Putters come in all kinds of shapes and sizes, with a dizzying array of designs that can leave golfers flummoxed. How to know which one is best?
Today we are going to try to help you answer that question with a focus on a particular area of the putter: the face. There are two types of putter faces, inserts and milled. While personal preference will be the deciding factor on which one is best for you, it is good to know the differences between the two.
Inserts on a putter come in a wide variety of materials. Some are soft materials made of polymers, or even rubber in the case of cheaper putters, that are intended to deaden the sound upon impact. Others are metals, often lightweight metals such as aluminum, that often have grooves similar to those you see on other clubs.
Consider an excellent putter from an industry leader, the Odyssey EXO White Hot. The name is derived in part from its White Hot Insert, a technology that Odyssey has used for several years now. Recently on other putters, such as the Stroke Lab line, Odyssey has combined its inserts with what it calls Microhinge technology. This is designed to produce an immediate top-spin roll conducive to better putts.
All of this can get very technical as golf club manufacturers battle for its share of a competitive market. Odyssey is among the leaders in putters, but it is hardly the only big name. Other have gone in a different direction with its putter faces.
Envroll putters are designed by Geurin Rife, who is an innovator in putter technology. It isn’t inserts that his putters use, but a milled face with grooves. For example, look to the ER3 Wing Blade putter.
This putter, aside from its unique blend of mallet and blade design, features the grooves that Evnroll is known for. Its grooves change once you get beyond the center of the face. This is intended to help off-center putts roll true.
Is it effective? It may not be possible to say for certain, but the fact other manufacturers have copied the design should tell you something.
Some milled putters have intricate and complex geometric designs. Consider the Scotty Cameron Select Newport putter, a milled putter with a face of such intricacy it defies description.
Regardless of the design, both insert and milled putters are both intended to mute or dull the sound made when striking the ball. They do so in different ways.
Inserts are made of softer materials, some of which produce almost no sound whatsoever upon impact. Odyssey is among the manufacturers that have realized golfers need some kind of auditory input, so its inserts produce a bit more sound, although still considerably less than what pure metal faces produce.
Milled putters also dampen the sound, but does so due to its face design. The grooves on Evnroll’s putters mean the ball will make contact with less surface area, dampening the sound. The geometric designs from other manufacturers do the same.
You may be wondering what difference sound makes during putts. The answer is a great deal, which may be surprising to some.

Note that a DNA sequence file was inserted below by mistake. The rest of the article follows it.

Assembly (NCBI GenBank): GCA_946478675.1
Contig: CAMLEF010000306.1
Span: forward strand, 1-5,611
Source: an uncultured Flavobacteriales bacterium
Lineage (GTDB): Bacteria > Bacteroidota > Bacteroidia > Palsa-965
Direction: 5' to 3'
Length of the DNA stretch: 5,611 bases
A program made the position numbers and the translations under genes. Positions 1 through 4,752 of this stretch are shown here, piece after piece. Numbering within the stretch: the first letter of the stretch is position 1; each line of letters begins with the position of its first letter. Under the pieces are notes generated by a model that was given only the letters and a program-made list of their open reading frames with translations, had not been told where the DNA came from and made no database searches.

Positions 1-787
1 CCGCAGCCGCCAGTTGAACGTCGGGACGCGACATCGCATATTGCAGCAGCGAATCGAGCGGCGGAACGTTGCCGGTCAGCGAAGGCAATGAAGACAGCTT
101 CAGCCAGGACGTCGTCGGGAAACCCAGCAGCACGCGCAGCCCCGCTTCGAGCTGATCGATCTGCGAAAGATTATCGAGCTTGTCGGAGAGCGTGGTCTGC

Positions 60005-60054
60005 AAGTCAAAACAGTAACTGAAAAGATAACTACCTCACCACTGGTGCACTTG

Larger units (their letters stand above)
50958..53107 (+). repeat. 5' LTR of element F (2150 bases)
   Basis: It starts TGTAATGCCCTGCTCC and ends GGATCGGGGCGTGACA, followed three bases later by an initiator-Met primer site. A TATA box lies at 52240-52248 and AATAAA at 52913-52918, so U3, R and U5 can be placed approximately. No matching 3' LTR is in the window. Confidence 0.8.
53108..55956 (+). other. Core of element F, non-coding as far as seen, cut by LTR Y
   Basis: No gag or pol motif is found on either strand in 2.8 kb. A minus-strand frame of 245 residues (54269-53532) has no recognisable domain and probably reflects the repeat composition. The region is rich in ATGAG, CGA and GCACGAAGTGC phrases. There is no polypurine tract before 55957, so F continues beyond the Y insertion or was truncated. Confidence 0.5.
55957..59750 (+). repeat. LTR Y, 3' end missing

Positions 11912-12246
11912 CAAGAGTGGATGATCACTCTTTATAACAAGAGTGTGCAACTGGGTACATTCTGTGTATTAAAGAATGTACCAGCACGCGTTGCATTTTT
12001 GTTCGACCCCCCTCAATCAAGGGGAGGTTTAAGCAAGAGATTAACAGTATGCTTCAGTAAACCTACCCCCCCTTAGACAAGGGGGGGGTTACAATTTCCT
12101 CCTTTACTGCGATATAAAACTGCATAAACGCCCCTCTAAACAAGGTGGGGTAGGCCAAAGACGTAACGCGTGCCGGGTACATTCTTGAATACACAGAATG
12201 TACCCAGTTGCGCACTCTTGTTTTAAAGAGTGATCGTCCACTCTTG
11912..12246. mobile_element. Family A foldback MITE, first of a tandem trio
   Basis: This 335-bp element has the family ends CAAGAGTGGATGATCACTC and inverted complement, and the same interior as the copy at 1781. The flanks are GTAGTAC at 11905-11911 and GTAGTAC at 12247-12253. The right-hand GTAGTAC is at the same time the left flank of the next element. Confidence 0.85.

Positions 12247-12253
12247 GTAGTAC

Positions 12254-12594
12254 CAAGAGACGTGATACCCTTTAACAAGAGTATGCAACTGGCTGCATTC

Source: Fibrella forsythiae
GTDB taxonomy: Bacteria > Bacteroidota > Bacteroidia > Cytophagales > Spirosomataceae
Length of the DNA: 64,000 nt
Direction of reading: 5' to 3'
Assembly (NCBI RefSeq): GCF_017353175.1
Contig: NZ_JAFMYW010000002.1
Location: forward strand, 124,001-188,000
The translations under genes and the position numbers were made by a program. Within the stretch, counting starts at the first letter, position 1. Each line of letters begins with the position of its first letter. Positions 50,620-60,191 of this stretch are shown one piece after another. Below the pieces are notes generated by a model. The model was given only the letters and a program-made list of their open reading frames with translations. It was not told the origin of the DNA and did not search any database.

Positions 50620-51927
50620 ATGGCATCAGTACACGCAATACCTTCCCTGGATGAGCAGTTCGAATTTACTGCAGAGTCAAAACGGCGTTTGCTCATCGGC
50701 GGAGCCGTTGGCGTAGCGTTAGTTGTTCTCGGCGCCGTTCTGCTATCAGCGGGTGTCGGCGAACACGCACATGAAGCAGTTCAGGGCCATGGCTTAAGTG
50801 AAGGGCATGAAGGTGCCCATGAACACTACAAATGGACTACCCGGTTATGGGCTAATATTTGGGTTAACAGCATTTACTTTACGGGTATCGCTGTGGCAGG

A light sound from your putter gives the impression of greater feel for the golfer. When putting, we get a great deal of sensory information that we use to adjust our stroke. While visual clues are important, sound helps us, especially when it comes to distance.
How hard or soft we need to hit the ball is, in part, a function of sound. This is crucial as golfers are always trying to marry direction and distance when putting.
Whether the dampened sound from these putters actually helps us with feel, it sure seems as if it does. That is also important for confidence. Being more confident over putts means we will have a stroke that is more consistent.
The design of the high-end putters we mentioned above, and others like them, also help us with consistency.
If you are serious about improving your game, you should not skimp on a putter. Cheap putters are often cheap for a reason. They simply do not have the same technological advances that the better-made putters do.
How the ball rolls off the face of a putter is another factor in making more putts.
Sometimes, especially on longer putts, the ball will skid for a bit before beginning its topspin journey to the hole. It may even begin with backspin. This is bad.
Hitting the ball with topspin immediately, or as soon as possible, is a key to consistent putting. Any kind of skidding or bouncing can shoot the ball off its intended track. It can also affect the speed of the putt.
Makers of putters sometimes claim that the face design will help impart this desired topspin. This is true of milled putters more than inserts.
This is likely a dubious claim. While the putter face can definitely help with both sound and feel, the roll is determined more by the loft of the putter and the putting style of each golfer.
A putter with higher loft combined with a golfer who hits putts with the ball in the front of his stance could easily get the ball airborne before beginning its roll.
Conversely, putting the ball from the back of your stance with low loft can make the ball skid.
Putting styles vary greatly among golfers, with those that struggle on the green being willing to try almost anything. So whether you use an insert or milled putter will be a matter of personal preference.
There is no question that today’s high-end putters are engineered to perform as intended. Choosing one will mean trying them out for yourself.
Many golf shops have a practice putting area where you can try different putters. And a pro shop at your local club might well lend you one to try on the practice green. Also, ask your playing partners to test out their putters next time you play.
While testing putters in real life is a good way to choose your putter, when you are ready to buy, you will often find better deals on Amazon.